I also added a channel on the inside of the top binding, to hold a length of wire so that the mask can be fitted round the bridge of my nose (and hopefully stop my glasses from misting up). All those scraps of millinery wire which I kept because they 'might come in handy' - just did!

Version 2, back showing the channel for the wire

Because these are flat masks and not shaped in any way, I make the interior in a different fabric so that I can easily tell which side is which.

This design fixed the weak point of the ties, and is a perfectly wearable mask (although I do look as though I'm about to whip someone's appendix out). The only problem is that with the two sets of ties it is a bit cumbersome to put on.

Version 3
This was a further adaptation of version 1, I gathered up the sides some more, and rather than binding them I enclosed them in curved side pieces. The mask hooks under the chin, and the single set of ties come from the top and tie at the back of the neck. I also elasticated a short section of the ties, to make the mask fit more snugly.

Version 3, side view

Again there is a channel for a wire over the nose. This can be removed for washing the mask.

Interior view

Showing how the wire shapes the top of the mask

I'm a lot happier with this version. The only problem is that I do tend to get the ties tangled up in my hair when I'm tying it on. Version 4 is currently in production: this will involve slightly longer elasticated sections, and an experiment with a button fasten at the back. If it doesn't work, I can easily convert it back to ties. If anyone reading this would like more information, please add a comment and I will get back to you.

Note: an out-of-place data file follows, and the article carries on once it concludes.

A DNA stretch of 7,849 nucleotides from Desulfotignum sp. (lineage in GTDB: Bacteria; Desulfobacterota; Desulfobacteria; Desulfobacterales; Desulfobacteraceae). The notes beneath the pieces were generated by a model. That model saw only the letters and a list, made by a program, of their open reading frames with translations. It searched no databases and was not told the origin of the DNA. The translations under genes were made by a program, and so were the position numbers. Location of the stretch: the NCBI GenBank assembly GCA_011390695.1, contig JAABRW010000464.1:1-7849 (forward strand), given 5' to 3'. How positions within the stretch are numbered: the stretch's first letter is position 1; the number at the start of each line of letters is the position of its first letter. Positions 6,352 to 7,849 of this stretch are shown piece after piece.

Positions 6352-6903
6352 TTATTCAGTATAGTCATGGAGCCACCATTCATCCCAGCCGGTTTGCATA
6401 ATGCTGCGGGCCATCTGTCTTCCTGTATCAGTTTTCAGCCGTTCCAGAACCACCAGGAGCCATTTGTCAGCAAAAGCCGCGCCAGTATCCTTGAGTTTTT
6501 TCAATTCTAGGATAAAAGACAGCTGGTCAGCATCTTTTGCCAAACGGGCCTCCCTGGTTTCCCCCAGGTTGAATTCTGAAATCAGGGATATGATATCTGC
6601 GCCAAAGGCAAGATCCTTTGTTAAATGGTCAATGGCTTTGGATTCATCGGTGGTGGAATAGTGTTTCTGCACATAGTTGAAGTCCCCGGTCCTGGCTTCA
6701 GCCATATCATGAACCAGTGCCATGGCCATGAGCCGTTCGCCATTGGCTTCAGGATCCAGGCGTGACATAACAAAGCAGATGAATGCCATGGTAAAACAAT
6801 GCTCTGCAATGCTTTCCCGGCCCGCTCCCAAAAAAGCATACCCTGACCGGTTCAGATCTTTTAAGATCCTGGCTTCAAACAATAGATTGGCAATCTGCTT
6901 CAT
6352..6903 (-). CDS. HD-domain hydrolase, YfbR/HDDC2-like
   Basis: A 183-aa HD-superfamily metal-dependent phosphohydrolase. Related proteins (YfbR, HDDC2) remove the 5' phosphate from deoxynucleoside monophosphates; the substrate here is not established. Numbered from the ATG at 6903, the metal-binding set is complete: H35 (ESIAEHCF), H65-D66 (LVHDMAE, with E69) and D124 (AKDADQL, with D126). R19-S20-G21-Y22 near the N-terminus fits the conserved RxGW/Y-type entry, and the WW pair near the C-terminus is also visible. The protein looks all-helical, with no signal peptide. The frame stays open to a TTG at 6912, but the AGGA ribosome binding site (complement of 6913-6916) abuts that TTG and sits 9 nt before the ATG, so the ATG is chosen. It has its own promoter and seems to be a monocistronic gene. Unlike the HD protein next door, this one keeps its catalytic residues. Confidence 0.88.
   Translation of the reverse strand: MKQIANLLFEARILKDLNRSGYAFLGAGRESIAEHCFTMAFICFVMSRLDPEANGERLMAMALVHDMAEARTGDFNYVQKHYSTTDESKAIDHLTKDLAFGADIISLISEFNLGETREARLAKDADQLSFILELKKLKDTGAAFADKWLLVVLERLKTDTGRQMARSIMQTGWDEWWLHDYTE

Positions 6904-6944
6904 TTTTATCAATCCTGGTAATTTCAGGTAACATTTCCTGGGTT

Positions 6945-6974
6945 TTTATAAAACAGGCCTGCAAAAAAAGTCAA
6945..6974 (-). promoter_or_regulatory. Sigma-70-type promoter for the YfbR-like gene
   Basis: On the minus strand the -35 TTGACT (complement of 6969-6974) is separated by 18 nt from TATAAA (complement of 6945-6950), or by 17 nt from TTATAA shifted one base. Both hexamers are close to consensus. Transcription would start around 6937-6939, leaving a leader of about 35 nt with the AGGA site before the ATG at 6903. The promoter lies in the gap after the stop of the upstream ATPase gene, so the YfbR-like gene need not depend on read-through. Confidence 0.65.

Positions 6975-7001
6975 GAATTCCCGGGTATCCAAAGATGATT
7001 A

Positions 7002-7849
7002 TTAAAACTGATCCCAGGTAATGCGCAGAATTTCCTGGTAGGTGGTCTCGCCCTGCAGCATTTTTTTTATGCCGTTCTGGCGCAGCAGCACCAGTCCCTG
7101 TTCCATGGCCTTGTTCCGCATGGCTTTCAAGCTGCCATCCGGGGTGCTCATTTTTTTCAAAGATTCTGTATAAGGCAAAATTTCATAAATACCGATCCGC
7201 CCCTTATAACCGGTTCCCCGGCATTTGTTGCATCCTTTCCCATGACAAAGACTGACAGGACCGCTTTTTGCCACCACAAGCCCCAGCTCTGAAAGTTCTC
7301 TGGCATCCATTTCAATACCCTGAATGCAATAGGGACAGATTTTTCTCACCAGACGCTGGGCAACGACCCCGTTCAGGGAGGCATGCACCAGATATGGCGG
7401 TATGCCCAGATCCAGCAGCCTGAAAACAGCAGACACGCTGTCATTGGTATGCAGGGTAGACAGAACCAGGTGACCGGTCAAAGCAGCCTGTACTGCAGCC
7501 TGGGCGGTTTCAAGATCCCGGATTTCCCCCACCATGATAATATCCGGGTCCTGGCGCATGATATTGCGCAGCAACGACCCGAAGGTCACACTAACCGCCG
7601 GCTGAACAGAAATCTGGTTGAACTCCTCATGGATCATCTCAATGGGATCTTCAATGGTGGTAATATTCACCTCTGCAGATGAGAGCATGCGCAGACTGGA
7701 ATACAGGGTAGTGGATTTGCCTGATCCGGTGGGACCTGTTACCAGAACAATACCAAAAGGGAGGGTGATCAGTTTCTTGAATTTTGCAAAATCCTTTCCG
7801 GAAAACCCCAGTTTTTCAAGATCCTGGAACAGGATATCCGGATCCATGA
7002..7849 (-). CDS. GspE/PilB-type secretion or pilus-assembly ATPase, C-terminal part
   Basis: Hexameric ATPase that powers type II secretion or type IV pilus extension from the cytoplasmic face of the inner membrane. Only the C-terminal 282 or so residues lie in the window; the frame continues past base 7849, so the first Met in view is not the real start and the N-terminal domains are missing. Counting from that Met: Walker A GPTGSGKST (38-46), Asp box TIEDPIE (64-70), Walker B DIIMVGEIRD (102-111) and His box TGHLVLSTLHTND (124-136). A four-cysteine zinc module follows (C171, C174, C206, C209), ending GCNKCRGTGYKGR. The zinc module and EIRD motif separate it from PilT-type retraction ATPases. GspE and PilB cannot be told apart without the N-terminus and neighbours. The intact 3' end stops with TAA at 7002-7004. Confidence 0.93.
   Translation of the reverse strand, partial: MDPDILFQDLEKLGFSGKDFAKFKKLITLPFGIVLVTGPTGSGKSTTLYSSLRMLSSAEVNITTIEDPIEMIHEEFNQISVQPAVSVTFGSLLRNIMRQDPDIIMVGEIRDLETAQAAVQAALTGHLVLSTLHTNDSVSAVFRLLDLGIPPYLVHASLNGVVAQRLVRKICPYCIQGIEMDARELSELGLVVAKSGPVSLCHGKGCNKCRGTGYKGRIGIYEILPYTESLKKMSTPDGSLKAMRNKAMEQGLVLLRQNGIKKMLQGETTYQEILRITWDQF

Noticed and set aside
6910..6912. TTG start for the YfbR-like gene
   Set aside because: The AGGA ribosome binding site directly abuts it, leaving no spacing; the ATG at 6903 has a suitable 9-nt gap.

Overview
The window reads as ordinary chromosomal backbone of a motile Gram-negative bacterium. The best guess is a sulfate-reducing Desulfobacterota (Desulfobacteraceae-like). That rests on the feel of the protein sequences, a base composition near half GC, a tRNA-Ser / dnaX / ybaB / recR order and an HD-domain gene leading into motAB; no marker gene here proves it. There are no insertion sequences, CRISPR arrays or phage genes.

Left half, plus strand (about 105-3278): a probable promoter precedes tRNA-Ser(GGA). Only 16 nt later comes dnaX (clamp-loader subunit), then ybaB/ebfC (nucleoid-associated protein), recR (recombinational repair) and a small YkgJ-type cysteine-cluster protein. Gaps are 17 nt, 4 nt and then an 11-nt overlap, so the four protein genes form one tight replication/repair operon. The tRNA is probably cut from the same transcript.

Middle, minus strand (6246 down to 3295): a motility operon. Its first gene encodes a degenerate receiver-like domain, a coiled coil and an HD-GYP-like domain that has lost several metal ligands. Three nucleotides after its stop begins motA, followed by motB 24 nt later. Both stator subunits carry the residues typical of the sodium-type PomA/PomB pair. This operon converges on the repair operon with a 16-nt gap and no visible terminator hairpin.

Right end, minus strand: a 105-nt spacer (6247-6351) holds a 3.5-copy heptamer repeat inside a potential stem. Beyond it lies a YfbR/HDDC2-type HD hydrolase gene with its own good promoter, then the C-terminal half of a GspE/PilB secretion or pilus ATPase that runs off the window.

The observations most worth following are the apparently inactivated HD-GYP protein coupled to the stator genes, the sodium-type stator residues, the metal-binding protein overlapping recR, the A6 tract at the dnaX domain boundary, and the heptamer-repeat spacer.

1. Great evolving masks!
    I also prefer the "tie on" mask, but I tangled my hair in the ties. To solve this problem I lay a small kerchief across the back of my head/hair while tying the scarf and pull the scarf out when the mask is all tied. No more split hair. (One covid problem solved...)
    Stay safe!

  2. You should try Dhurata Davies’ free pattern! She’s in the UK and has a great tutorial, plus the masks are multi sized and easy to adapt for different tie styles. I use a yard of fold over elastic tied in a knot and put the knot at the base of my neck and the loop over my head—no ear involvement at all! The elastic keeps it flexible and the loop means you can have it hanging round your neck for on and off times.

    1. Thanks Juliana, I'll check it out. The requirement for masks is clearly going to be around for some time to come, so I'll have plenty of opportunities to try different designs!

  3. I found a suggestion online somewhere to use pony beads for the ties, so you put the ties that you'd normally tie together through the bead and then when you put the mask on you just slide the bead towards your head until it's comfy; apparently it works really well and is less annoying with the whole long hair thing. I've not tried it yet, no masks required in NZ yet but I've got them for when it is needed.

    1. Thanks Rachelle, this sounds like a really good idea, and far less annoying than my current approach of accidentally tying my hair into the knot!